I remember when Jack Lewis first got a copy of their album Instant Coffee Baby before it came out in 2008 and played it in the van on tour. The one two punch opening tracks of Leave that Scene Behind and I Love You Like a Madman! And so many other great songs. We thought, “that’s it, they’re going to be famous.” It made a splash and took them up a notch but even today, five or six albums later they are still criminally overlooked. Yet they’ve managed to survive, stick together and keep going. And the whole time they keep getting better and better.
Tattersall is a prolific songwriter. The songs usually stick to fairly simple formulas so he can churn them out at a pretty furious rate. A bit like the Rolling Stones, the focus is less on sophisticated musical arrangements, it’s more a case of the songs are vehicles through which to showcase their visceral band chemistry, their gritty funk, their pocket. Legend has it that when they came home after a tour in the US last year, Dave turned the scrawlings from his tour journal into around 40-50 songs in a period of about two weeks, many of which became the substance of their recent double album City Forgiveness. What’s remarkable about that is the album doesn’t suck, there isn’t a weak song on it.
Similarly, when they record an album, they don’t make a fuss about it. They show up at the studio, set up as few microphones as possible, as fast as possible, and then play the songs live. Done. Rarely an overdub or retake. They are purists like that. They want to hear the sound of a real band playing rock and roll in a room. And they are good enough to pull it off. From a session like that, they often have more songs down on tape than will fit on an LP. That’s why they release numerous EP’s, singles, and B sides. Have a look at the Discography here if you are interested.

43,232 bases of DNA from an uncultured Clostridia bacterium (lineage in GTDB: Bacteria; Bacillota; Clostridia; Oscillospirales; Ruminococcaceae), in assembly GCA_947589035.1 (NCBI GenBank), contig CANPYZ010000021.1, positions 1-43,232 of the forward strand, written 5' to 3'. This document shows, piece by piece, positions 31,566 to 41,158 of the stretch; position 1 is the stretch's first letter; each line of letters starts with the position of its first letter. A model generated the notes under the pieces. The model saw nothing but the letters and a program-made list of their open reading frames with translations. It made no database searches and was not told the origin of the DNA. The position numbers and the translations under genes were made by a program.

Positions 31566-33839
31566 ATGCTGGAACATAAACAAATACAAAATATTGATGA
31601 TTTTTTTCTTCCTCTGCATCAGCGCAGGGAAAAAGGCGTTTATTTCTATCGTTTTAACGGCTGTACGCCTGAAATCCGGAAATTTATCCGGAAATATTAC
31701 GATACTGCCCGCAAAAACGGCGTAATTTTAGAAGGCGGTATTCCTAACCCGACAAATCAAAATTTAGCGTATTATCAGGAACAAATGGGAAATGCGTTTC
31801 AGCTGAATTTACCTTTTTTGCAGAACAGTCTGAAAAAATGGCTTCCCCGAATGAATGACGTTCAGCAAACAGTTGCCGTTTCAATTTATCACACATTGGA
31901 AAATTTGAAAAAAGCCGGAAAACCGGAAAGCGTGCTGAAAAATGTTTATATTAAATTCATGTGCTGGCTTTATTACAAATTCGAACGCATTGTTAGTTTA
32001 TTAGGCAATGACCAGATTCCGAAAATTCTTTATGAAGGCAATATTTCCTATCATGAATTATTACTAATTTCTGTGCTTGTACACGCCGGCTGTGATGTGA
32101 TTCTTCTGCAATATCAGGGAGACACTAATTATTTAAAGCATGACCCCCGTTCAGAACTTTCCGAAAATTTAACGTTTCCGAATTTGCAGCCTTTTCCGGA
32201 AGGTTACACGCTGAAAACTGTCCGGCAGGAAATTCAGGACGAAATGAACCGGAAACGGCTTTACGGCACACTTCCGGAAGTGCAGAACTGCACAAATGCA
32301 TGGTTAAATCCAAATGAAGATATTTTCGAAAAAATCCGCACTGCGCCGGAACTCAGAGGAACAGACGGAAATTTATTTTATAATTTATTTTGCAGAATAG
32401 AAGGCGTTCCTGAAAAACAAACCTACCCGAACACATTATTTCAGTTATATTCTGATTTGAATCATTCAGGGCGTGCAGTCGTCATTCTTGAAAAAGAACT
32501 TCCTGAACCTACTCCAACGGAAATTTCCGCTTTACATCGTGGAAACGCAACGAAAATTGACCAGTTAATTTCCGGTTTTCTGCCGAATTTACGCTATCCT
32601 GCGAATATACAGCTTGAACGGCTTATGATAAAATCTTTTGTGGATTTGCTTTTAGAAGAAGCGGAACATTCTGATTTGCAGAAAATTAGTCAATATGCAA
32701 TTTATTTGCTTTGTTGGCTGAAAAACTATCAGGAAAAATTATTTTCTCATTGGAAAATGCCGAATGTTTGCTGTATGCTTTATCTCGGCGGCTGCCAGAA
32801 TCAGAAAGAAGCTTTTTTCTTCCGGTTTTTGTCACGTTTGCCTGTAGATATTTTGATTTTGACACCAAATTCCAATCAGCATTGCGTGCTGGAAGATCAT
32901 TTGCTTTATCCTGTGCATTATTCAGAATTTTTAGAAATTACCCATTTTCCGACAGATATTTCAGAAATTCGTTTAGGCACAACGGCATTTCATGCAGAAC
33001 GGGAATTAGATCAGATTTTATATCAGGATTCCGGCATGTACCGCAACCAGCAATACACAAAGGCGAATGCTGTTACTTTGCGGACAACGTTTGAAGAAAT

They don’t fuss too much about their image or promoting themselves. They kind of naively hope and expect that the music will speak for itself, as well it would if given a fair chance at exposure. But unfortunately and heartbreakingly it just seems to serve as another piece of evidence for the argument that the main gatekeepers and channels of promotion in the modern pop music business are so obsessed with image and mystique, they seem to barely be interested in music at all.